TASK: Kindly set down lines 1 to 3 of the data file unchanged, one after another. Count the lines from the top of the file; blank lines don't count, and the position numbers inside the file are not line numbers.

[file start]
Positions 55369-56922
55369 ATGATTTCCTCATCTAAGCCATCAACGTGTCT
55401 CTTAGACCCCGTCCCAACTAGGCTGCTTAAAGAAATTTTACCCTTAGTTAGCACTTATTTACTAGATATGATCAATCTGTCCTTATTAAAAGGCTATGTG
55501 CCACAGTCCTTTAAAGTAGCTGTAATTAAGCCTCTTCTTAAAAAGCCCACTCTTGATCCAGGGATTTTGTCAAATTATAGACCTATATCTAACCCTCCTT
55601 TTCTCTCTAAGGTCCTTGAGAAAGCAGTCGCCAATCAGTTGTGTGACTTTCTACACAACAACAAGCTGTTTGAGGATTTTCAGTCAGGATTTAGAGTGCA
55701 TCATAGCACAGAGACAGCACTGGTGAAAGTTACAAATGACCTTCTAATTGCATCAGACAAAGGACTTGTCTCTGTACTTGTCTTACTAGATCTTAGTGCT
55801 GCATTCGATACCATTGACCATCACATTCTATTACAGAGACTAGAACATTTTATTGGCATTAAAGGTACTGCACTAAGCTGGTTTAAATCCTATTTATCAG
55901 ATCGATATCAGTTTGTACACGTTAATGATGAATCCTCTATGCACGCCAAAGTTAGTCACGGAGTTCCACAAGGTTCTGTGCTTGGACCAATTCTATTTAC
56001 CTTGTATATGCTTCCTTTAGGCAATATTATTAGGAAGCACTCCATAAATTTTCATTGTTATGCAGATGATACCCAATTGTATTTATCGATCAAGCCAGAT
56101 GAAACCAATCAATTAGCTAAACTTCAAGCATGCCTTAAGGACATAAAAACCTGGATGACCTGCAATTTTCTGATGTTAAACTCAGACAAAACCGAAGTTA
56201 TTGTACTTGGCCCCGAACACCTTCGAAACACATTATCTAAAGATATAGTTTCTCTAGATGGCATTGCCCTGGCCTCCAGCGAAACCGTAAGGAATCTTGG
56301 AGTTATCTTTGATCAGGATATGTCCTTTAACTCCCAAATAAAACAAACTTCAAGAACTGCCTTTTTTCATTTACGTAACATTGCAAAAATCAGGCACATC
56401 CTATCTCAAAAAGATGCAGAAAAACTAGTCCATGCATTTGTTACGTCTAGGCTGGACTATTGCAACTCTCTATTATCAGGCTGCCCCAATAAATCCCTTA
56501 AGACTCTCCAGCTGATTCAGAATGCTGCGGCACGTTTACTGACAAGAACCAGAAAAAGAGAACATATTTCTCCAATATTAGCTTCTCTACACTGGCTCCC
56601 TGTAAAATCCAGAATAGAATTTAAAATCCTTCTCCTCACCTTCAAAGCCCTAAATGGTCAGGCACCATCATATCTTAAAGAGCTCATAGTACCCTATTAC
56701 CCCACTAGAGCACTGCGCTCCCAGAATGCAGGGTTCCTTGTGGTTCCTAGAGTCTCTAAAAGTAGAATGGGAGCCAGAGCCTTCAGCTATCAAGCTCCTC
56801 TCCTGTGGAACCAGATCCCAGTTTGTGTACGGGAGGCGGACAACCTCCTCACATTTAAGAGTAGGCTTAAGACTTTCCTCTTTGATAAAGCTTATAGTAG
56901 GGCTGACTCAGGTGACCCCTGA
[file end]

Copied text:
Positions 55369-56922
55369 ATGATTTCCTCATCTAAGCCATCAACGTGTCT
55401 CTTAGACCCCGTCCCAACTAGGCTGCTTAAAGAAATTTTACCCTTAGTTAGCACTTATTTACTAGATATGATCAATCTGTCCTTATTAAAAGGCTATGTG